Lifestyles of the rich and the famous have always been popular targets for satirists, but in 2022 the wealthy and elite were favorite punching bags for filmmakers. As billionaires continue to overstep and draw the ire of the rest of the 99 percent of the world’s population, our films reflected the rising “eat the rich” sentiment, and perhaps none more so than Mark Mylod’s satirical thriller The Menu.
Having directed many episodes of HBO’s Succession, Mylod is no stranger to the grotesqueries of the aristocracy, and his film presents pompous, vacuous, uncaring members of high society attending an upscale, private dining experience from renowned chef Julian Slowik (Ralph Fiennes). The hoity toity guests believe they’re in for a night of taste bud-altering conceptual cuisine, but Julian and his staff have something far more wicked up their sleeves. The great ensemble cast features performances by Anya Taylor-Joy, Nicholas Hoult, Hong Chau, John Leguizamo, and more, and the deliciously twisted film is now streaming on HBO Max.
To celebrate The Menu being available for all to consume, we’ve put together a list of similar movies that explore “eat the rich” sentiments, class warfare angles, or anti-capitalist messages. Hopefully we’ve provided plenty to keep you full. Bon appétit!
Triangle of Sadness
Another 2022 film that skewers the one percent, Triangle of Sadness comes from writer/director Ruben Östlund. Making his English-language feature debut, Östlund’s Triangle of Sadness follows an Instagram influencer couple (Charlbi Dean and Harris Dickinson) as they partake in an elite European cruise. Their superficial lifestyle complements and contrasts with the other megarich guests onboard, as well as the tireless staff working to accommodate their wildest requests. After a wild night at sea, extreme circumstances aim to teach them a new definition of capital. Equally funny and repulsive, Triangle of Sadness is a perfect amuse-bouche pairing to The Menu.
Bodies Bodies Bodies
This 2022 horror-comedy slasher finds a group of privileged twentysomethings (Amandla Stenberg, Maria Bakalova, Pete Davidson, Myha’la Herrold, Rachel Sennott, and more) holed up in a mansion during a nasty storm. With old resentments lingering, new guests changing up social dynamics, and lots of drugs and alcohol on hand, the group decides to play a murder mystery game that soon becomes too real for the dramatic group. The film critiques class, privilege, and Gen-Z’s social media-influenced wellness culture with hilarious accuracy in this biting, mean-spirited, but ultimately fun Gen-Z update of Agatha Christie.
The only other film on the list to satirize the world of high cuisine, Flux Gourmet also targets the pomposity of the art world, telling the story of experimental performance artists known as “sonic caterers,” or noise artists, that extract sounds from foods. Led by the manipulative ego-maniac Elle (Fatma Mohamed) and bankrolled by the ultra rich, superficial art weirdo Jan Stevens (Gwendoline Christie), the “collective” at the heart of Flux Gourmet must contend with petty internal grievances, bizarre politics, sordid histories, and their own egos. Immediately funny to anyone who has spent time around art galleries, Flux Gourmet makes a mockery of the avant garde and those privileged enough to play in that world.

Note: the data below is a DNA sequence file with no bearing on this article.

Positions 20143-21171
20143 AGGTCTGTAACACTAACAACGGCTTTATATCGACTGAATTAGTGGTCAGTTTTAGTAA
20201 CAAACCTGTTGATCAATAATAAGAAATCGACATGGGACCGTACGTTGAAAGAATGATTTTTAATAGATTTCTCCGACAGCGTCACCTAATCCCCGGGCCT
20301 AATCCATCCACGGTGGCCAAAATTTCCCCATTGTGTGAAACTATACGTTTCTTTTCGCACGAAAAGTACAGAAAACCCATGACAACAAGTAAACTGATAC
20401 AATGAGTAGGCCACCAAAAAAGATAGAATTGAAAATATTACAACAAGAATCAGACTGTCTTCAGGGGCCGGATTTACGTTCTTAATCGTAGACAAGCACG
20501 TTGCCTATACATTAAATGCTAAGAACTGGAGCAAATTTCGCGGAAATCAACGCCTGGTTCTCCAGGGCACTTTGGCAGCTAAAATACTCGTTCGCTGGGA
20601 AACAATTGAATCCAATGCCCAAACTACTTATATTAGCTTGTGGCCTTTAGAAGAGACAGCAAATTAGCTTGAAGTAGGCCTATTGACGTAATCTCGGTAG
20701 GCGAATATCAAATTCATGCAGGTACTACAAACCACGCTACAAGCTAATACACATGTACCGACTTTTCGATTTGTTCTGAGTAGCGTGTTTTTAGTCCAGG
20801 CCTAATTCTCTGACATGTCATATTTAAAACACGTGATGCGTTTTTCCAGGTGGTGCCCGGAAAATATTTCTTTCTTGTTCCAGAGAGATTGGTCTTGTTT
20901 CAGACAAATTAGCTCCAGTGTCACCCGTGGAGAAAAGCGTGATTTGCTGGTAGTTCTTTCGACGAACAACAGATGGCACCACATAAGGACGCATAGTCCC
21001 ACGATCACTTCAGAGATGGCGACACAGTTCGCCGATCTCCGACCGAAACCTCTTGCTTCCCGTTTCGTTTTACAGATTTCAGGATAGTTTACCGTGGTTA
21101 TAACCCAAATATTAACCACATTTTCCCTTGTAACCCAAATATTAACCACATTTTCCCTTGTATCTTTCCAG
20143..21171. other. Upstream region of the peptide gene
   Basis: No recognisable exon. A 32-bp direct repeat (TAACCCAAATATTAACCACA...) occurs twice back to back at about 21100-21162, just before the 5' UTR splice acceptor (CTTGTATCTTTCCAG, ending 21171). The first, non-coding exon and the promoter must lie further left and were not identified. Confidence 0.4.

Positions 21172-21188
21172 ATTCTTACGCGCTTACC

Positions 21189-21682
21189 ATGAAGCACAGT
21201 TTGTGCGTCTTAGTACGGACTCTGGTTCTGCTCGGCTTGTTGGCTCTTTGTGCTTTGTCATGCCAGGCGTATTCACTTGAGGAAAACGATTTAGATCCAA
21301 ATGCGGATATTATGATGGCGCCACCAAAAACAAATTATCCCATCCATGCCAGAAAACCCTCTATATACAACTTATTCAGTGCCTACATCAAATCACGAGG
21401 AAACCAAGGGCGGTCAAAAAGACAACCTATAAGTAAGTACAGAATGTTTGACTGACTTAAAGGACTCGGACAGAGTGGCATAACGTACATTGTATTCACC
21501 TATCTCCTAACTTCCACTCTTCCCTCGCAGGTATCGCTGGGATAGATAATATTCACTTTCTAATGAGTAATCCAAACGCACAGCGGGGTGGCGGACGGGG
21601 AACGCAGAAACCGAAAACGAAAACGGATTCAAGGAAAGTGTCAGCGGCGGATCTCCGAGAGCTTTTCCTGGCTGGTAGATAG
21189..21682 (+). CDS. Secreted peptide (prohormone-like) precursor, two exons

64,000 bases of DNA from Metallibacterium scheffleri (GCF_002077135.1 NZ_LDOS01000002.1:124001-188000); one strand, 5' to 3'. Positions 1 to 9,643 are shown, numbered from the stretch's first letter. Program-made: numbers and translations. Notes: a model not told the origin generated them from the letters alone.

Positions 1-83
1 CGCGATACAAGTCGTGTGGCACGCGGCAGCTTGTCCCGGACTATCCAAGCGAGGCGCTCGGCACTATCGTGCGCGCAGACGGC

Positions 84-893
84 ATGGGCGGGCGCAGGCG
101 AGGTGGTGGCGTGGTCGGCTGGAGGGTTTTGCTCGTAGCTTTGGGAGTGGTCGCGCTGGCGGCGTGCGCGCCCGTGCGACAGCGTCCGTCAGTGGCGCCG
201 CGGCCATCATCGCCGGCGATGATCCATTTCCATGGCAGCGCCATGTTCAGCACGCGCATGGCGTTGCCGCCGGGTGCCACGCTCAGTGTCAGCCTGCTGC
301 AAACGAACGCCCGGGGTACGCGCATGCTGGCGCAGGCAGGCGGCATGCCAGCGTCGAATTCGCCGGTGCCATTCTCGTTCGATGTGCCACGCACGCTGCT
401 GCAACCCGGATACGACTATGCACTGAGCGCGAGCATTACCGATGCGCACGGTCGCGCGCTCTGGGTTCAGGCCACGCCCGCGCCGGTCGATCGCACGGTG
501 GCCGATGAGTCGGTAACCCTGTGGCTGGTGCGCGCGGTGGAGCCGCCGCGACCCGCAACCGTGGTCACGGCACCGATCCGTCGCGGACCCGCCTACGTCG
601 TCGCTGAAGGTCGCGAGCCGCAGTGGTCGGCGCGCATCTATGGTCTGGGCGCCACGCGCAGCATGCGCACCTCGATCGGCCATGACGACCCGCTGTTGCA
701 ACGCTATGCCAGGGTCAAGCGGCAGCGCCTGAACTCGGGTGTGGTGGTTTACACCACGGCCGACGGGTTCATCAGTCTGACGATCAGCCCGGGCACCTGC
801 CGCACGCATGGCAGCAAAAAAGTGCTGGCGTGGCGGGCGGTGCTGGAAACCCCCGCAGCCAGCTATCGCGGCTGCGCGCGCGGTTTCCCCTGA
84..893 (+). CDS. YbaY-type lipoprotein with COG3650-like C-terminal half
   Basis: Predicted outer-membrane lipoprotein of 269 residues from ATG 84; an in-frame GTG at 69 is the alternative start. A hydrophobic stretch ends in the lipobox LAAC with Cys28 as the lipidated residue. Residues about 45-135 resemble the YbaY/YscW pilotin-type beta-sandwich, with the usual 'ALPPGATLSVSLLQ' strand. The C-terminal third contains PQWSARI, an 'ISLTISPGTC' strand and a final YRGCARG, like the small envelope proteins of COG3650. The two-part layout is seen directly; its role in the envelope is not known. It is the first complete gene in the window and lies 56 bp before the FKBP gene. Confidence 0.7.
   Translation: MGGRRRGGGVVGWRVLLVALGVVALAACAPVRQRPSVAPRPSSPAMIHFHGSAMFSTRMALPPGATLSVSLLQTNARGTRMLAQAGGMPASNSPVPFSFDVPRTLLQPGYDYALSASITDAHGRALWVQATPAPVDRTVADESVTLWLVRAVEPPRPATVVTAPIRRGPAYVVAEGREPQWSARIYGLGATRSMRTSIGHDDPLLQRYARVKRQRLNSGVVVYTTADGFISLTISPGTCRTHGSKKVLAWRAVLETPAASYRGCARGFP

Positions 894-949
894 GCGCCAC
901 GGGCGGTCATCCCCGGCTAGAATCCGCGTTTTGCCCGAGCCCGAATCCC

Glass Onion: A Knives Out Mystery
Rian Johnson’s 2022 sequel to his critically acclaimed whodunit, Knives Out, once again takes aim at the wealthy elite in another murder mystery that the great Benoit Blanc (a returning Daniel Craig) must crack. This time Blanc is tasked with finding a killer when billionaire Miles Bron (Edward Norton) has a real body on his hands during what was meant to be a faux murder mystery game between himself and his closest bourgeoisie friends (Kate Hudson, Dave Bautista, Kathryn Hahn, and more).
Jokier than the original film, Glass Onion mocks tech bro posturing, faux intellectualism, vapid influencers, and the complicity of the ruling class in enabling the worst impulses of high society. The case has twists and turns galore, but the real fun is watching this star-studded cast lampoon the rich.
The 2020 Academy Award-winner for Best Picture, Parasite is a movie about class and wealth, and how they can divide us. A thrilling black comedy from Bong Joon-ho, the film tells the story of the Kim family, a low-income family living in Seoul. After a stroke of rare opportunity, the Kims con their way into working for the wealthy Park family in their secluded, modern mansion.
However, the Kims soon learn that they are not the only less fortunate people trying to use the Park family to survive. Like a modern, twisted take on the classic upstairs/downstairs stories of the UK, Parasite shines a light on wealth disparity, class conflict, and the unique horrors of late-stage capitalism.
This 2000 horror-comedy classic from director Mary Harron satirizes 1980s yuppie culture and gross American consumerism by creating a chiseled, coiffed investment banker avatar that embodies the very worst aspects of the era. Patrick Bateman, as played by Christian Bale, obsesses over the design and style of his business card, secretly hates his associates while desperately seeking their approval and admiration, and has a morning fitness and skin care routine that would make the Kardashians look like slobs.
Keeping up with his superficial colleagues also feeds into Bateman’s ongoing mental breakdown as he proceeds to go on a violent rampage, killing rivals and strangers alike… especially if they’re women. It’s a film about a monster that’s been crafted in the image of Reagan-era materialism.